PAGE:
Hey, we’re back! Sorry for the inadvertent long hiatus. Things needed to be physically and emotionally reorganized. Here’s how it’ll fall out. The Shoptalk episodes with Stephen McClurg will be released sometime during the week immediately following the first Saturday of each month. Interviews with writers will be released in blocks during the fall and spring: I hope to have five to six interviews to be released at one week intervals at that time. Spot interview can happen any time I get the chance to talk to someone interesting. And, finally, I may do some experimentations (essays, random thoughts, etc.), if the mood and opportunity presents itself. 

So, in this episode Stephen and I covered: 

Invasions by the psychotic ballerinas, Hell in the Pacific and Enemy Mine are the same movie, Toilet stories from childhood, comics and poetry chapbooks, finishing the novel, and needing to finish the book, submitting and the query letter, Elizabethtown and the Manic Pixie Dream Girl, Night terrors, and #franzenairquotes while we attempt to talk intelligently about Jonathan Franzen while having read a combined total of ten pages of his writing.

Here’s an interesting piece McClurg wrote that was inspired by night terrors. http://blog.wpunj.edu/mapliterary/2012/10/stephen-mcclurg/

You can learn more about McClurg and his work at Mr. McClurg’s Marginalia https://mrmcclurg.wordpress.com 

The Outrider Podcast is available on Podbean, iTunes and Stitcher. You can also listen at my website (http://jquinnmalott.com/index.html). 

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The Laboratory #4 with Stephen McClurg

In this laboratory we have a guest sitting in, Eric Jenkins, erstwhile compatriot for our mostly dormant Eunioa Solstice endeavor. Eric helps us figure out which of the two exercises Stephen completed gets read, and it’s a winner called “Write Club” and that leads to me laughing like a maniac and later a lively discussion about young writers. We talk a bit about Gerard Genette, War and Peace, the need to finish things, what makes successful exercises, and the painful nature of open mic poetry readings in bars. 

You can see exercises and the instructions for the new exercise here: http://jquinnmalott.com/page7/index.html

Stephen McClurg teaches and lives in Birmingham, Alabama. After winning the National Cherry Blossom Festival Haiku Contest, he spent a week writing haiku for the Washington Post‘s blog. In the past he has published articles, essays, reviews, short stories, poems, and comics in newspapers, journals online and otherwise, and appeared in the anthologies You Ain’t No Dancer and Voices from a Safe Harbor. He has written and composed music for award-winning short films, art installations, and dance.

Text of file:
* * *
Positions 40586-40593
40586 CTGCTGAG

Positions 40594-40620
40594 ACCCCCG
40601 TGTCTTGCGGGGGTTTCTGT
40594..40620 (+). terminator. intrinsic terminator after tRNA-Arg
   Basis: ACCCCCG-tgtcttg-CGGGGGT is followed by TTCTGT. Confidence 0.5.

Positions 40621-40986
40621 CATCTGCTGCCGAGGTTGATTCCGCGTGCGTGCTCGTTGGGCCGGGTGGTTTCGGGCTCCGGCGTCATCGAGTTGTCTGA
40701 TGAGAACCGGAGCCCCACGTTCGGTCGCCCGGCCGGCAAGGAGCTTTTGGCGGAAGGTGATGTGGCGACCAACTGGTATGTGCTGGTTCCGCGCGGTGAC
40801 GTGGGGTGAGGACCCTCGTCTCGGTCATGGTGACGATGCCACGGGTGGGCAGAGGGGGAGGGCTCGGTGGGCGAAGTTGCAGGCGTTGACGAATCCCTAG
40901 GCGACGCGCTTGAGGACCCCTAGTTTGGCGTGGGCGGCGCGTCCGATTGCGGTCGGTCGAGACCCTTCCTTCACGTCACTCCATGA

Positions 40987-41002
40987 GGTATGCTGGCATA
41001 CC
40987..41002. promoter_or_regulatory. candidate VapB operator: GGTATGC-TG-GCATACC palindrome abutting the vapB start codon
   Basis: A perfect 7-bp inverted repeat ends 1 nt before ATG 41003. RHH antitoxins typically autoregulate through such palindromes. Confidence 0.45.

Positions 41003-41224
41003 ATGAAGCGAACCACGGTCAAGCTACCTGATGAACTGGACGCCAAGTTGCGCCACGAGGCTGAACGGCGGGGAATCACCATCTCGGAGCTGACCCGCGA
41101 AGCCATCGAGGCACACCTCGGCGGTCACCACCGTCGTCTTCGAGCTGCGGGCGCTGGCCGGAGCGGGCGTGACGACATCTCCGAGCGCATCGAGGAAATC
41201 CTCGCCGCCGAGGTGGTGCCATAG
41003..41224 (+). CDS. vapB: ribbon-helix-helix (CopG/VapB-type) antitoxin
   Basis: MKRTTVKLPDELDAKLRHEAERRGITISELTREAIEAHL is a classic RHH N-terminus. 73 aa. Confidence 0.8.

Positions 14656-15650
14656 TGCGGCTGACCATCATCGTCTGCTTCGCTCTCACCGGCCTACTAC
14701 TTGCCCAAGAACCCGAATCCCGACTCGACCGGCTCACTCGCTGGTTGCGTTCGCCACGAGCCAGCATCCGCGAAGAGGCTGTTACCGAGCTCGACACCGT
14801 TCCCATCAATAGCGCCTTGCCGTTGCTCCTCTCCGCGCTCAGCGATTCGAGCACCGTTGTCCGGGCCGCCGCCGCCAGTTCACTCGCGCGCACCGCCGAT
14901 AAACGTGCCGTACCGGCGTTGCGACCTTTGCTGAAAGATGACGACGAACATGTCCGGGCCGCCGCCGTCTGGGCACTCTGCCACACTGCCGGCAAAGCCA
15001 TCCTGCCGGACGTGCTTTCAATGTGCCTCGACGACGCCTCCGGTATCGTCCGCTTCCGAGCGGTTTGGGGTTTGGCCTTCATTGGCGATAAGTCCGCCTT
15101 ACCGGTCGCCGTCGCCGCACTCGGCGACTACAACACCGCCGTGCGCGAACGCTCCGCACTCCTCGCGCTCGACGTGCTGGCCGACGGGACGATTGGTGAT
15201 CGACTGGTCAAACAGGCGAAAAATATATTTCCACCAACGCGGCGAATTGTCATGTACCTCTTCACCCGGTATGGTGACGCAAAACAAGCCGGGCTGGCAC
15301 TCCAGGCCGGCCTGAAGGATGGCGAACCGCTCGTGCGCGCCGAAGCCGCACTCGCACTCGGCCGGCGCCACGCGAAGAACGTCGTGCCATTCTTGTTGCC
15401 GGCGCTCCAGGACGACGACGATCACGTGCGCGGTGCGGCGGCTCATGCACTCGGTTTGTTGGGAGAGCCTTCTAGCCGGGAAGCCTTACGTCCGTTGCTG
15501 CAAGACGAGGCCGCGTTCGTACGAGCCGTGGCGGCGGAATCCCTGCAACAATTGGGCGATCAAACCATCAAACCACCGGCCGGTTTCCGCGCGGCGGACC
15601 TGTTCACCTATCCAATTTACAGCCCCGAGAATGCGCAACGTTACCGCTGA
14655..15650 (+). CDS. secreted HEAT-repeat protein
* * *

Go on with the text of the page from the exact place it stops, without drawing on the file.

Exercise #4

Write a scene in a setting that is likely to be quite familiar to your readers (supermarket, dormitory, classroom, movie theater, suburban house, etc.) but that is unfamiliar, strange, outlandish, or outrageous to the central character. Let us feel the strangeness through the character's eyes.

The Outrider Podcast is available on iTunes and Stitcher. You can also listen at my website (http://jquinnmalott.com/index.html). 

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Interview 31 Chris Andersen

Today I talk with Chris Andersen about his mail car, comics, the importance or non-importance of reading fiction, television, and the bad ways we teach literature . . . and we drink. To be honest, Chris stopped by just to plug his new graphic novel, and we ended up talking for almost two hours.

Chris is a comics writer and artist who’s been making comics for over a decade. His work has appeared in Sonatina and Desert Island's Smoke Signal.  His webcomic The Ego & The Squid appears three times a week at doctorsquid.com. He also runs the outsider art blog True Deviance.  Chris’s new project, for which he wrote the script, is Professor Dark (the artist is the mysterious Kang Le) and it is forthcoming from Sonatina, but by donating to the Kickstarter campaign you can get special gifts like other Sonatina titles and original artwork from Professor Dark.